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19. The Defenders: Dates Unknown

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pp. 166-173

Since Autherine Lucy’s close call eight years prior, a small group of Tuscaloosa’s African American men—mostly ex-military, Korean War veterans— began holding secret meetings at Howard and Linton’s Barbershop, sneaking in the back entrance to maintain their anonymity. Their goal: to set up a...

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20. Testing Tuscaloosa: June 30–July 7, 1964

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pp. 174-182

With the July 2 passage of President Lyndon Johnson’s Civil Rights Act, a new world began emerging throughout the South. Fully aware of the political ramifications of the act, Johnson was rumored to have mumbled to an aide, “We have lost the South for a generation.” It was a problem President Kennedy...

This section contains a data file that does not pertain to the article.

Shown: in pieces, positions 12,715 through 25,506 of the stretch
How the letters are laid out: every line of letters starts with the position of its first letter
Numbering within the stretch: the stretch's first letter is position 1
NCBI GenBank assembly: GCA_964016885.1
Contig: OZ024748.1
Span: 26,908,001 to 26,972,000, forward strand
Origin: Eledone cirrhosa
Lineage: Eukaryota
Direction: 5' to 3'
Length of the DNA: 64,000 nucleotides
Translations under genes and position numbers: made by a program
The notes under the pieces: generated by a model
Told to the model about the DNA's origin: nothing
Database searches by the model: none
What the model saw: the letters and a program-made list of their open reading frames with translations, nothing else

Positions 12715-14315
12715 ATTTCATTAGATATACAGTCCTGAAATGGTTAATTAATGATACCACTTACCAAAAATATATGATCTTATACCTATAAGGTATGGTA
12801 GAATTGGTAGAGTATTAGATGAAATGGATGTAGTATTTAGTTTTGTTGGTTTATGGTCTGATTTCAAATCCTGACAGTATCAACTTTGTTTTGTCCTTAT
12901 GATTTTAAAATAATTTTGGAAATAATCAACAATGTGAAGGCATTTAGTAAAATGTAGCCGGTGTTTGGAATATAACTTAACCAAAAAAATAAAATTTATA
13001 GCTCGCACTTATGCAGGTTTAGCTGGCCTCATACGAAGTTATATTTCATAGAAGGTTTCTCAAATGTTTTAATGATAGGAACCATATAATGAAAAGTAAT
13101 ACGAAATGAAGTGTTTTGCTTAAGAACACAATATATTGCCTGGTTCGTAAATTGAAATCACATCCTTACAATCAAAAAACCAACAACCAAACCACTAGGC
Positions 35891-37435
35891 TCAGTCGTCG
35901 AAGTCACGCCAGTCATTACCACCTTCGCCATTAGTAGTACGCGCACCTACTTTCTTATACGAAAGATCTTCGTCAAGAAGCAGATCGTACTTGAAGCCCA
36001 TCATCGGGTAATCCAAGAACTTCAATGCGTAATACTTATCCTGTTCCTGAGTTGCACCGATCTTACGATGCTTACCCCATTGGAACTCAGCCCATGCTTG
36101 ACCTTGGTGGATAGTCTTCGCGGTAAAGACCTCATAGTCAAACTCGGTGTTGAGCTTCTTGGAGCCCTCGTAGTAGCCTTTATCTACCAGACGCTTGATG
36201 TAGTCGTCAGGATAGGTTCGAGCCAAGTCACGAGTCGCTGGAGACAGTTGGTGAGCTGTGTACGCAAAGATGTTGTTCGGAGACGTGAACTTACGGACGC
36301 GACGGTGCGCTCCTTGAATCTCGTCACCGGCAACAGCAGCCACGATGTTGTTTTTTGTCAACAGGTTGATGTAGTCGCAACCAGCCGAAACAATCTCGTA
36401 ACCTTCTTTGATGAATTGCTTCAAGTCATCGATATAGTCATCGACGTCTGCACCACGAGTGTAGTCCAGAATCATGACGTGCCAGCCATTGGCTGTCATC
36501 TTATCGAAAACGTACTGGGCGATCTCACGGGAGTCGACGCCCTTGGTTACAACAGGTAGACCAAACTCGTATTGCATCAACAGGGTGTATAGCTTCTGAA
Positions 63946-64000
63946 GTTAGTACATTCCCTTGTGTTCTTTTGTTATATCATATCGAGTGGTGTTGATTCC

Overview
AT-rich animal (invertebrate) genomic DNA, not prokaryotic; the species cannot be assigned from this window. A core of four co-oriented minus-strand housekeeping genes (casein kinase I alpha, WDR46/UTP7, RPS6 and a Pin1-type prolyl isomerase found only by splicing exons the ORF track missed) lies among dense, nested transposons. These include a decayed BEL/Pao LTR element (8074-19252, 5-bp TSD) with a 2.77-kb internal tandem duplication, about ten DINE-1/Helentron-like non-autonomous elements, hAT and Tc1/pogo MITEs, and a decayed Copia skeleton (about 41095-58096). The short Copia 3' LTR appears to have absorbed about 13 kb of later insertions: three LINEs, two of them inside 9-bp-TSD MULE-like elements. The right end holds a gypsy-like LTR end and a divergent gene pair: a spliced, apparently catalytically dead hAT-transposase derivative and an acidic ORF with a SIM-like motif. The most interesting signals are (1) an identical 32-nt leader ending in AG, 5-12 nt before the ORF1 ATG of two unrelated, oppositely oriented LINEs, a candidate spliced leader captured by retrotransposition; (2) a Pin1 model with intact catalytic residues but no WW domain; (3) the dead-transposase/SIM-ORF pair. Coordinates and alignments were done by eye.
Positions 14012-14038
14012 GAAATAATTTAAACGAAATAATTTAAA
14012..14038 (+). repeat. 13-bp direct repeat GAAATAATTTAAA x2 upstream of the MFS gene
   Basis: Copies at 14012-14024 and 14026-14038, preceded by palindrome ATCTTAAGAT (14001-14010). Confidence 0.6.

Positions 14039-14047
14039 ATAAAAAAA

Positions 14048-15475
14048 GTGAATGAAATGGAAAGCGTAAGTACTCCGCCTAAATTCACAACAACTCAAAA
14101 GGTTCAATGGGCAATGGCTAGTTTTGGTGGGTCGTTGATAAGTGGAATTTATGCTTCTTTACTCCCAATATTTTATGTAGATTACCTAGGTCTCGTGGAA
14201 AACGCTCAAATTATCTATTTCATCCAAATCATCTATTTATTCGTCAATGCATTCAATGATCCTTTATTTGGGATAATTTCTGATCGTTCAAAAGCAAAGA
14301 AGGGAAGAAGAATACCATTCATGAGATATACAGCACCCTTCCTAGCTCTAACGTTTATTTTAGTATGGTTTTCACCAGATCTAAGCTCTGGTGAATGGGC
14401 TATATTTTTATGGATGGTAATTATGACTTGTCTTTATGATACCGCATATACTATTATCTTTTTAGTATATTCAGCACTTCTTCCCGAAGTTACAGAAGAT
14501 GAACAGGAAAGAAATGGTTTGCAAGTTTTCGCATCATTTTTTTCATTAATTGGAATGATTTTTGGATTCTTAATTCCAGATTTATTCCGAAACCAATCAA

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21. Movie Mayhem: July 8–10, 1964

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pp. 183-192

While they had experienced some minor successes in dining establishments throughout town, in July of 1964, African Americans took their fight to the movies. After Tuscaloosa’s Bama Theater endured a few integration attempts—one successful, one not—the Druid Theater became the next target, the latest battleground for segregation. In the first weeks of July 1964, the Druid...

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22. Boycotting Buses: August 1–September 12, 1964

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pp. 193-199

Tuscaloosa’s civil rights movement began and ended with the buses.
In the spring of 1962, Reverend Willie Herzfeld had just settled into the bleachers of a high school baseball game when a breathless Stillman College student ran toward him...

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23. Remembering Reverend Rogers: March 25–29, 1971

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pp. 200-210